Novato council may ditch Carmel Hill open space bid
Author: Matthew Pera
Publication: Marin Independent Journal
As affordable housing activists continue to push for more action in Mill Valley, local lawmakers are tweaking regulations they hope will spark affordable developments and monitoring the effectiveness of their efforts.
The Mill Valley City Council adopted an affordable housing ordinance last year in an effort to combat the growing shortage of workforce housing in the area. The laws require 25 percent of homes in new developments with four or more units be rented or sold at “affordable” rates. They also levy a 1 percent fee on construction projects that cost more than $100,000.
The fee — which is set to fund affordable housing initiatives — was put on hold until last month in an effort to give property owners with plans to build or remodel enough notice to fast track their projects if they wanted to save the money.
Many residents with home renovation plans took advantage of that grace period and rushed to get projects approved before the tax kicked in, according to Patrick Kelly, director of the city’s planning and building department.
“There was quite a bit of a backlog getting projects through until the fee came into effect,” Kelly said. “It affects the bottom line, so that’s understandable.”
Critics say the fee could discourage construction in Mill Valley, further exacerbating the affordable housing shortage. But for Kelly, it’s too early to tell whether the community will support the tax and make it an effective tool.
“It’s just out of the gate,” he said.
The fee is expected to raise about $300,000 per year.
“That isn’t a huge sum of money when it comes to creating housing, but it’s a start,” said Stephanie Moulton-Peters, the city’s mayor. “What we need is a start.”
Some residents are concerned Mill Valley is putting the cart before the horse. The city hasn’t yet created its “affordable housing sub-committee,” a group which is tasked with overseeing the money and designating specific uses for it.
Mill Valley officials appointed two City Council members and two planning commissioners to the five-member committee, but the additional member, who is supposed to be a resident, was never chosen. The partial committee has never met.
Officials said the committee formation was delayed amid staff turnover. Kelly took the helm of the planning and building department in September, replacing an interim director who filled the role after the former department head left his post in July 2017.
Moulton-Peters said the City Council is expected to finalize the committee early next year. But Dennis Klein, who leads a residents group that focuses on Mill Valley’s affordable housing situation, fears the city is dawdling on purpose. City officials early this year said they’d get the committee rolling by March.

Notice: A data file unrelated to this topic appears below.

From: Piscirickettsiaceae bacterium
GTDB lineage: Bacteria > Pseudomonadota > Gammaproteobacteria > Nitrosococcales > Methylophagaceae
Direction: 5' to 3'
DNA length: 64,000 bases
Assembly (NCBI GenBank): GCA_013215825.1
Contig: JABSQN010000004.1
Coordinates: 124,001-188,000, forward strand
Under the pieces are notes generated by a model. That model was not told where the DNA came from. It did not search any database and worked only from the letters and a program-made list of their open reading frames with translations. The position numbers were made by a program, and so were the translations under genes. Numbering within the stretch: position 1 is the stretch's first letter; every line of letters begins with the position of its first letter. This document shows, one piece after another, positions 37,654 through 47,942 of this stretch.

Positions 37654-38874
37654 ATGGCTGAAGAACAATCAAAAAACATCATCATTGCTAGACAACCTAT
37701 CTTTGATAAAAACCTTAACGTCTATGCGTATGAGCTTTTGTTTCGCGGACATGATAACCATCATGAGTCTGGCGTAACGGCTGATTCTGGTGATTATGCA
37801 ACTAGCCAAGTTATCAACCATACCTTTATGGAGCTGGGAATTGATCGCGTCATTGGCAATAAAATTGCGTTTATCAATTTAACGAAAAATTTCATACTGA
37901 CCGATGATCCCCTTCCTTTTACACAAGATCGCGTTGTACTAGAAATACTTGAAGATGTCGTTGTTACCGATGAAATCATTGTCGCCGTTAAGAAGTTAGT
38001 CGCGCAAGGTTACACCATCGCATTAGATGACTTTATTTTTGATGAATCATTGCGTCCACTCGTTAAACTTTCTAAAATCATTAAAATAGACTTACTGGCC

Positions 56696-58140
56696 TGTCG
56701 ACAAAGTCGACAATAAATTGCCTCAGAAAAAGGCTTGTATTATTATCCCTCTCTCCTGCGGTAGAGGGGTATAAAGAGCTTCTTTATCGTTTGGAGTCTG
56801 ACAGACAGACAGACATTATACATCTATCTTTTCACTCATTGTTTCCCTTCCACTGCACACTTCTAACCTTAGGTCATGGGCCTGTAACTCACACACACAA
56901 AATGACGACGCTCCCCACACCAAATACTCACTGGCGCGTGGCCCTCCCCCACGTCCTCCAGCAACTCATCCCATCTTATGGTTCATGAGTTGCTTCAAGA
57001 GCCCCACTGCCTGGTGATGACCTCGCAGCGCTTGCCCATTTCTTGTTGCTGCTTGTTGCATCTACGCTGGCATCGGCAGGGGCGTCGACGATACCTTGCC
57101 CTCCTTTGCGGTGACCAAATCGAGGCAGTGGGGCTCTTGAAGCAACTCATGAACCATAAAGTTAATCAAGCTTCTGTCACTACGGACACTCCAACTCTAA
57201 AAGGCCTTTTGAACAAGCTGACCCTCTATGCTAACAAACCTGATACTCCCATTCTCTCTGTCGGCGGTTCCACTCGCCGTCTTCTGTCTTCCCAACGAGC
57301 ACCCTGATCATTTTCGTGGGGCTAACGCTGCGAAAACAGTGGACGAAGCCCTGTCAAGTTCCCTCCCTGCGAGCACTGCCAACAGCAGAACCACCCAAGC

“It’s always the same thing, dragging their feet,” he said. “If there was a committee they could have action. But they don’t want to do anything. They don’t care.”
For the mayor, it’s about deliberation. Creating affordable housing is a top priority for city officials, she said. But it’s not a simple task.
“We’re putting the conditions in place,” she said. “That may seem like a slow process to some people, but you always have to build your foundation and really get that right.”
The City Council on Monday night hashed out regulations for “junior accessory dwelling units,” or miniature in-law suites that don’t have full kitchens. Council member for years have been working to make regular accessory units easier to build. Moulton-Peters called it an simple, efficient way to create affordable housing.
According to Danielle Staude, Mill Valley’s senior planner, the city saw an uptick in permit requests from homeowners hoping to build in-law units last year, which could be a result of the new regulations. Typically, Staude said, about eight permit requests per year come through City Hall. In 2017, there were 19.
There aren’t any multifamily housing projects in the pipeline for Mill Valley, according to Kelly.
The developer of a 1.2-acre lot on Miller Avenue considered building a 28-unit complex on his site this year, which would have included the required seven affordable units. But after hearing feedback from community members and planning commissioners at a meeting in September, Agustin Maxemin said he scrapped the design. The developer said Monday he’s moving forward with a project that contains nine units for sale at market rate that was approved for that lot before the affordable housing ordinance was adopted.
Maxemin in September said he worried the headache of getting a high-density project approved in Mill Valley might discourage developers from building affordable housing in the city.
But for Klein, affordable housing is a necessity. As a housing crisis continues to swell throughout California, the result, he said, is residents traveling longer distances to get to work in areas where job markets are booming but the cost of housing is out of reach.
Traffic problems will worsen and vehicle emissions will continue exacerbating climate change, he said. His solution is to provide people the opportunity to live where they work and increase access to public transportation.
“Otherwise,” he said, “It’s not going to get any better.”
To read original article posting, click here: https://www.marinij.com/2018/12/04/mill-valley-eager-for-results-as-affordable-housing-initiatives-roll-out/